Vote today in local, state races

Published 3:36 am Tuesday, November 4, 2014

Voters head to the polls today in Pike County and Alabama to decide several key state and local offices, as well as the fate of several constitutional amendments.

Key local races for Pike County residents include PIke County Sheriff, with incumbent Demcorat Russell Thomas facing Republican challenger Jason Youngblood; Pike County Revenue Commissioner, with incumbent Curtis Blair facing Republican challenger Jerome “Bo” Weed; and State Representative for District 89, with incumbent Republican Alan Boothe facing Democratic challenger Joel Williams.

State races include all major offices, including governor.

Sign up for our daily email newsletter

Get the latest news sent to your inbox

As the two candidates for Alabama governor made last-minute campaign swings to rally support before Tuesday’s election, their starkly different modes of transportation reflected their relative success in raising money.

Republican Gov. Robert Bentley crisscrossed the state Monday in a leased plane, hitting the state’s four largest cities. Democratic challenger Parker Griffith of Huntsville traveled by car to some Tennessee Valley cities to meet with supporters.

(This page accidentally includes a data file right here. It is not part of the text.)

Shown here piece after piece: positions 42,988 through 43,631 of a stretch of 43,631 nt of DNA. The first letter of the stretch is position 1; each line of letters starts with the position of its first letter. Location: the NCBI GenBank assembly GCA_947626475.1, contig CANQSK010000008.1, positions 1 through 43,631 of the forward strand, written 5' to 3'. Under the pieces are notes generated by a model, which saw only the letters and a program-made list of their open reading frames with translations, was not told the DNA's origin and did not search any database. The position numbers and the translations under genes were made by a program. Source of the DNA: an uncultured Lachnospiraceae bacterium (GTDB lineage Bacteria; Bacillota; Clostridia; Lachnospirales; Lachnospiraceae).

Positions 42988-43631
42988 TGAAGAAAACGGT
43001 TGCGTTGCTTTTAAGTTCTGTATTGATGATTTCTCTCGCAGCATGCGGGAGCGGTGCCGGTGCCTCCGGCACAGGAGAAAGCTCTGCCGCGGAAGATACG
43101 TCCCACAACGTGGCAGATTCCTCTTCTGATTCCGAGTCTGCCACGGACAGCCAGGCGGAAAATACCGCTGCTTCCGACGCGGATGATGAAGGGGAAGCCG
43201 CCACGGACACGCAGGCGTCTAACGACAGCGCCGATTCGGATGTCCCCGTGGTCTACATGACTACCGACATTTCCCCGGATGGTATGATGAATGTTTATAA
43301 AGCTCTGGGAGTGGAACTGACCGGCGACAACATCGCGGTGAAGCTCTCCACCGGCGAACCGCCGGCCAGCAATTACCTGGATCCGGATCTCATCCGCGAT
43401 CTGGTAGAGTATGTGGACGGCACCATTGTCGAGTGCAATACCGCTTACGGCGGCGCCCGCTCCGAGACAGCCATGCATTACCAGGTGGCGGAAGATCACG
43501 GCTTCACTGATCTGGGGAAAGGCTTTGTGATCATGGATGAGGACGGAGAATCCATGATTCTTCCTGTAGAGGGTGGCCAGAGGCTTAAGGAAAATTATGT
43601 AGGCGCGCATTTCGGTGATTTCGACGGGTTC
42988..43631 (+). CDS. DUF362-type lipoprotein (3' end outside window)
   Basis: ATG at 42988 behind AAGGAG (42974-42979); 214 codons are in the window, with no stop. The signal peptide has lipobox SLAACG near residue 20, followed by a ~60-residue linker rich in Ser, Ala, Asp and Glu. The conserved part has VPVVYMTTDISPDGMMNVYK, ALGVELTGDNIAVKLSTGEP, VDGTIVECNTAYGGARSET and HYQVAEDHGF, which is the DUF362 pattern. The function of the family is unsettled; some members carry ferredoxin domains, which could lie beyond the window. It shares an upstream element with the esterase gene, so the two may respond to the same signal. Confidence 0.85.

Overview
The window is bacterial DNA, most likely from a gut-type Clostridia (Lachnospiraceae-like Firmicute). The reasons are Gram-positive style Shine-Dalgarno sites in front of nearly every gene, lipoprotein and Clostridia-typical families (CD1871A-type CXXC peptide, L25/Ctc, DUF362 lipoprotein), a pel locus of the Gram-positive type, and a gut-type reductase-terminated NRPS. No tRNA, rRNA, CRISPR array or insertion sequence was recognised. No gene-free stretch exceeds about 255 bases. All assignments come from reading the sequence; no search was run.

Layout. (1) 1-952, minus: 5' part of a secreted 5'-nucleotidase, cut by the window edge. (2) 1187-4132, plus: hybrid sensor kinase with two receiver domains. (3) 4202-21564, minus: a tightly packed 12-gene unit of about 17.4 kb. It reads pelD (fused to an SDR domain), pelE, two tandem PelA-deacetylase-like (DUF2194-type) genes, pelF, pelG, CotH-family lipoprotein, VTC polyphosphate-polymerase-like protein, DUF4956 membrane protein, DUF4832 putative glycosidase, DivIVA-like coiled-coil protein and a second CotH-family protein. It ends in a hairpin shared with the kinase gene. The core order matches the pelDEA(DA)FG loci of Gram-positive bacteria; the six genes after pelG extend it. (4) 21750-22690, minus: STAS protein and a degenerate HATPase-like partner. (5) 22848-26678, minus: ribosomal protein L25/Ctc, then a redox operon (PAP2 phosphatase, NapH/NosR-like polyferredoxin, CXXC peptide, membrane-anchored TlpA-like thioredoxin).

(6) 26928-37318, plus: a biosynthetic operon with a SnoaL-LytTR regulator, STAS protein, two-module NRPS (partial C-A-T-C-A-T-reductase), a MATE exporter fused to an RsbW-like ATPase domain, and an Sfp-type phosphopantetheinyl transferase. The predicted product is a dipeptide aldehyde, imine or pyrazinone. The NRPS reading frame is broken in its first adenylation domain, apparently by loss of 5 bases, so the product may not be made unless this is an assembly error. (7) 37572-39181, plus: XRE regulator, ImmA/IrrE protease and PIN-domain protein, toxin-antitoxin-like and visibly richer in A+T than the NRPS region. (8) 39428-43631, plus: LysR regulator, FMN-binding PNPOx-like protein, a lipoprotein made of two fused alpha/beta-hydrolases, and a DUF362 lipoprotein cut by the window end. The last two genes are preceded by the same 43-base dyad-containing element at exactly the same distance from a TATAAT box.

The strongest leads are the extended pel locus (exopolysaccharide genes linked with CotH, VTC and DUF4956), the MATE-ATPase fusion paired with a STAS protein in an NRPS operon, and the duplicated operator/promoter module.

Plane trips by gubernatorial candidates are traditional for the day before the election. But Griffith said, “We are budget constrained.”

Griffith reported raising $668,562 in contributions. Bentley took in roughly 10 times as much: $6.76 million.

For the final day of campaigning, Bentley abandoned his customary attire — a dark suit and conservative tie — in favor of a sports coat and open-collar shirt. It reflected his outlook about the election.

“We are relaxed, and I do believe things are going to turn out fine,” he said.

On the campaign trail, Bentley talked about reducing the unemployment rate and bringing in new industries like Airbus in Mobile and Golden Dragon copper tubing in Wilcox County. He got a boost Monday when Site Selection Magazine released its list of the top 10 states for the best business climates and ranked Alabama ninth. But Bentley said that’s not the reason he expects to be successful Tuesday.

“I do believe the people of Alabama trust me, and I do believe that most people actually like me. And, I’m telling you, I love the people of the state,” he said.

The polls are open from 7 a.m. until 7 p.m.

Voters will need to bring a valid photo ID when they go to vote.